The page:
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IOM argues for including social, behavioral data in EHRs


By Joseph Conn
Posted: April 8, 2014 - 2:30 pm ET
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Amassing electronic health-record information on patients' social influences and behavioral habits can help improve their health status, argues a new report from the Institute of Medicine.

The IOM has developed six criteria that can be used to determine whether information on a patient's social and behavioral determinants should be gathered and kept in their EHR. The guidelines are in the first of two reports on the topic.

“Unfortunately, such information is currently captured insufficiently, or not at all, in most electronic health records,” the report stated. “The inclusion of social and behavioral determinants of health data in EHRs will provide useful information to health care providers and patients, helping to provide the most appropriate strategies toward improving the health status of Americans.”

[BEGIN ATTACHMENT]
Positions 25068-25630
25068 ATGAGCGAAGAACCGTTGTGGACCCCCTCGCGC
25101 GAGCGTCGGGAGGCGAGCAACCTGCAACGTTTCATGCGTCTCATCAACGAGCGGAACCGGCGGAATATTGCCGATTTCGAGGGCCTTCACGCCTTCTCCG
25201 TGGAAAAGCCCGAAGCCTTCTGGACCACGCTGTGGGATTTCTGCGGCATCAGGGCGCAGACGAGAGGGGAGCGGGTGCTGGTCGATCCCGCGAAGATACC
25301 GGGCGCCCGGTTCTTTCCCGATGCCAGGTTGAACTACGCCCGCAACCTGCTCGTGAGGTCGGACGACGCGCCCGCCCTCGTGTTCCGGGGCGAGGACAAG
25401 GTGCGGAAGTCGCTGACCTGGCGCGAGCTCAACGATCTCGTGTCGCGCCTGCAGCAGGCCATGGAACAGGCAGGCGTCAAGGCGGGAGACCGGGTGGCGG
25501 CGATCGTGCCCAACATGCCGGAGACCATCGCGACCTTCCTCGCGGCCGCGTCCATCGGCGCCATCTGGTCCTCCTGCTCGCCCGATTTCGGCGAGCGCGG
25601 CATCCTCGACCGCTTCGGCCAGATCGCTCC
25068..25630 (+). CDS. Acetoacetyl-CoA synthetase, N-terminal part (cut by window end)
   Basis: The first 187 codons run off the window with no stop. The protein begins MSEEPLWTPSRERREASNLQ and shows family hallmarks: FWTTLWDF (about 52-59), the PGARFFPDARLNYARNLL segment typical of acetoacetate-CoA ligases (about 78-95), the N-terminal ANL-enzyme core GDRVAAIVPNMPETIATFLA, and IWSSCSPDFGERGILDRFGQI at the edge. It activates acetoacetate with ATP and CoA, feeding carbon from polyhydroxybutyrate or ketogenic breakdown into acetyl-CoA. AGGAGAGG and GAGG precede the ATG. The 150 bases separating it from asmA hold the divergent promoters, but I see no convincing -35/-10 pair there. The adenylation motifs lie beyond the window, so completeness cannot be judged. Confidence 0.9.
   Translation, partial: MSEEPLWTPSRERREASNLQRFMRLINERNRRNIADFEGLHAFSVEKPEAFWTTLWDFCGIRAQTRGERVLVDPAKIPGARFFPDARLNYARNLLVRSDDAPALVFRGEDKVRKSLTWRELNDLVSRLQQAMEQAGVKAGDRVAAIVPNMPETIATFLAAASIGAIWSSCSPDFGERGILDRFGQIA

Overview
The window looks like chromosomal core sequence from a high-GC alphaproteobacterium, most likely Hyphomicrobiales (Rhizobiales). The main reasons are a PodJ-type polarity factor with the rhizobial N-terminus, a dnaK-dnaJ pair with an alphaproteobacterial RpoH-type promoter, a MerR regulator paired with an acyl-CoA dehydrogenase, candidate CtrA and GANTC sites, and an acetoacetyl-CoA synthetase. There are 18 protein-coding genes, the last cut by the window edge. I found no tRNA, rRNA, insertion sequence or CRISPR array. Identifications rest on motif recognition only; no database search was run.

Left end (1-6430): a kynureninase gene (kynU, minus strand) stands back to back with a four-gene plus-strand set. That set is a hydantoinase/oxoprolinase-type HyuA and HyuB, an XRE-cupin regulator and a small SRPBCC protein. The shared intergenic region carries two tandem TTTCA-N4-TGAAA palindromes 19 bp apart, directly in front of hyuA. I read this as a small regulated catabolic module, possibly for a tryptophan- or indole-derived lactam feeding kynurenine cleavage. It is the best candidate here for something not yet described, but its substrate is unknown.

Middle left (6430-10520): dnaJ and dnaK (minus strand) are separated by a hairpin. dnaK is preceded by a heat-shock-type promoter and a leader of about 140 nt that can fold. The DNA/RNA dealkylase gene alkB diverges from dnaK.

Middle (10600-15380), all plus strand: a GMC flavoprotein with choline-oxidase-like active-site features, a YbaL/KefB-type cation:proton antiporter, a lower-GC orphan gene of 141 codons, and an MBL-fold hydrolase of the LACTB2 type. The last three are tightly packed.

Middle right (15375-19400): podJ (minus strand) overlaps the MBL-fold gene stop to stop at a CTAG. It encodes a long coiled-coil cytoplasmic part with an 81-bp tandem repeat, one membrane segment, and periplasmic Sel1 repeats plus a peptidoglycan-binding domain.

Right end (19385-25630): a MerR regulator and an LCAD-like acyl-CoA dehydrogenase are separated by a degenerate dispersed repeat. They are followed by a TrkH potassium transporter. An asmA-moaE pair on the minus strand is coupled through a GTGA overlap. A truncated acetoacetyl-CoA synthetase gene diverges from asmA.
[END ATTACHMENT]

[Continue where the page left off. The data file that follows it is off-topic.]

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The criteria are: the strength of evidence that the information is associated with health; the usefulness of the information, measured for the individual, population, and research; whether the information can be standardized and represented in a reliable and valid manner; whether it can be feasibly provided by patients and collected by providers, taking into consideration time, technology and cost; the sensitivity of the information; and whether the data are accessible from another source.

In its initial report, the IOM used the first two criteria—strength and usefulness of evidence—to identify “17 domains that are best suited for consideration for inclusion in all EHRs,” according to a brief about the full report (PDF).

The domains include: sociodemographic information, such as race and ethnicity; psychological status, including stress levels, depression, anxiety or other negative mood forms; behavioral information, such as physical activity and tobacco or alcohol use; social relationships and living conditions, such as whether the individual is exposed to violence; and information about individuals' neighborhoods or communities, based on geocodable data on socioeconomics, race or other ethnic characteristics.

The second IOM report will apply all six criteria to create a second list of recommended domains.

Follow Joseph Conn on Twitter: @MHJConn


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